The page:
Our 23rd annual State of the Air revealed some startling news: nearly 9 million more Americans experienced unhealthy levels of particle pollution compared to last year’s report, and more than four in ten Americans live in communities with unhealthy air. Unfortunately, the burden of poor air quality is not equally shared: Our report found that people of color are 3.6 times more likely than white people to live in the most polluted counties.
Low-income communities and communities of color not only bear a disproportionate burden of air pollution but can also be more likely to have health conditions that put them at higher risk of harm from air pollution. For example, recent studies indicate that Black Americans experience one of the highest rates of asthma compared to other groups.
What exactly is causing these environmental health inequities, and what continues to fuel them? From a historical standpoint, there is growing evidence to show that redlining, the discriminatory mortgage appraisal practice that began in the 1930s, is a driver of present-day air pollution inequities.
More recently, as the pandemic spurred a shift in consumer shopping habits, online shopping and the e-commerce sector have experienced enormous growth. Despite the economic benefits tied to this growth for major retailers, it has also led to increases in ozone and particle pollution in some places because of more delivery trucks and vans on the road, new warehouses and distribution centers, and greater container ship traffic at the nation’s ports, all of which contribute to poor health outcomes related to air pollution exposure.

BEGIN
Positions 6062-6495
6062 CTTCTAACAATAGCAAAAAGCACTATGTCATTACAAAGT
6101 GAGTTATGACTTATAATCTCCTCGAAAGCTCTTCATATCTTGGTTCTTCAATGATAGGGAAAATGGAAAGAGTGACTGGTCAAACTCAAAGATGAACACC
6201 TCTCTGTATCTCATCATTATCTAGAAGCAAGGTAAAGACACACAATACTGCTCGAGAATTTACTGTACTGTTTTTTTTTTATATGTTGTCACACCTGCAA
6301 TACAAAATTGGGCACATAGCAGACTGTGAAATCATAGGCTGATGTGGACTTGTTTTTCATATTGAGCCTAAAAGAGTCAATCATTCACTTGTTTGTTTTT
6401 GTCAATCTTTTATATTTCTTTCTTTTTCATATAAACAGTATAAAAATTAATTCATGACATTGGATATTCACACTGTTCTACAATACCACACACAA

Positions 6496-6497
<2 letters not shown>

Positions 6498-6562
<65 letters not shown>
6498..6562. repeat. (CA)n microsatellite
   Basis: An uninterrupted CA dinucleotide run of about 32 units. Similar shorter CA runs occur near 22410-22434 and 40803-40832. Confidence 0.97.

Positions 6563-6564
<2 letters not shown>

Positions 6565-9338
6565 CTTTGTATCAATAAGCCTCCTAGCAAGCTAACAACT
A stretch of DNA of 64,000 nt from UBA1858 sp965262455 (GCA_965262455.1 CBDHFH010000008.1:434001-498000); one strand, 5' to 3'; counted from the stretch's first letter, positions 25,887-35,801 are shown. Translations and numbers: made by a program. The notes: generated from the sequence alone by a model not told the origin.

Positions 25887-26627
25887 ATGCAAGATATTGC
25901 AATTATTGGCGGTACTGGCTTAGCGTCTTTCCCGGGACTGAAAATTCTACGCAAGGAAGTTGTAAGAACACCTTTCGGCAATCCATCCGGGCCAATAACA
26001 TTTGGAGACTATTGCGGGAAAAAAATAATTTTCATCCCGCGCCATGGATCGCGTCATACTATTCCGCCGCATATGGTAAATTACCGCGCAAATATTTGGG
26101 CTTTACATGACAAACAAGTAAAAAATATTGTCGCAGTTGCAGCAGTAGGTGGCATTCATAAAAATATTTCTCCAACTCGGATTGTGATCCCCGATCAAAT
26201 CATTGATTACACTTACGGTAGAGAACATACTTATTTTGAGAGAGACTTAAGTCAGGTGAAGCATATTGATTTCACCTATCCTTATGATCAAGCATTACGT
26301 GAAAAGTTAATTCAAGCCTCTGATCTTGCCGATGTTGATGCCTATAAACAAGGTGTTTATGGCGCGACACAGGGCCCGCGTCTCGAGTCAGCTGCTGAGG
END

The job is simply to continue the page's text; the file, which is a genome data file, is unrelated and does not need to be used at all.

We take a closer look at the environmental justice issues connected to redlining and e-commerce, and how you can take action:
What is redlining? It is the historical racially discriminatory mortgage appraisal practice that began in the 1930s. From 1935 to 1940, the federal government-sponsored Home Owners’ Loan Corporation (HOLC) ranked the neighborhood security for several hundred U.S. cities. They created population distribution maps and applied investment risk grades to determine areas suitable for mortgage appraisal. Neighborhoods were ranked from “A” to “D”, with “D” rankings often coinciding with neighborhoods where Black individuals and families lived. The 1930s’ federal redlining of neighborhoods resulted in discriminatory investment patterns that shaped subsequent land use decision-making, urban development and real estate practices whose adverse health impacts exist to this day.
There is now mounting evidence that these “red lines” that were drawn nearly a century ago are having a lasting impact in terms of environmental inequities. In March 2022, a landmark study from University of California, Berkeley found that the majority of redlined “D” grade city neighborhoods are located near significant air pollution sources, including major roadways, rail lines, ports, power plants, industrial manufacturing facilities and commercial production facilities. The researchers also found stark differences in terms of additional environmental risks, such as lower amounts of green space, a decrease in tree canopy, and higher exposure to heat within the urban areas. On top of this, these neighborhoods tended to experience greater adverse health outcomes, including higher rates of asthma and cancer.
E-Commerce & Online Shopping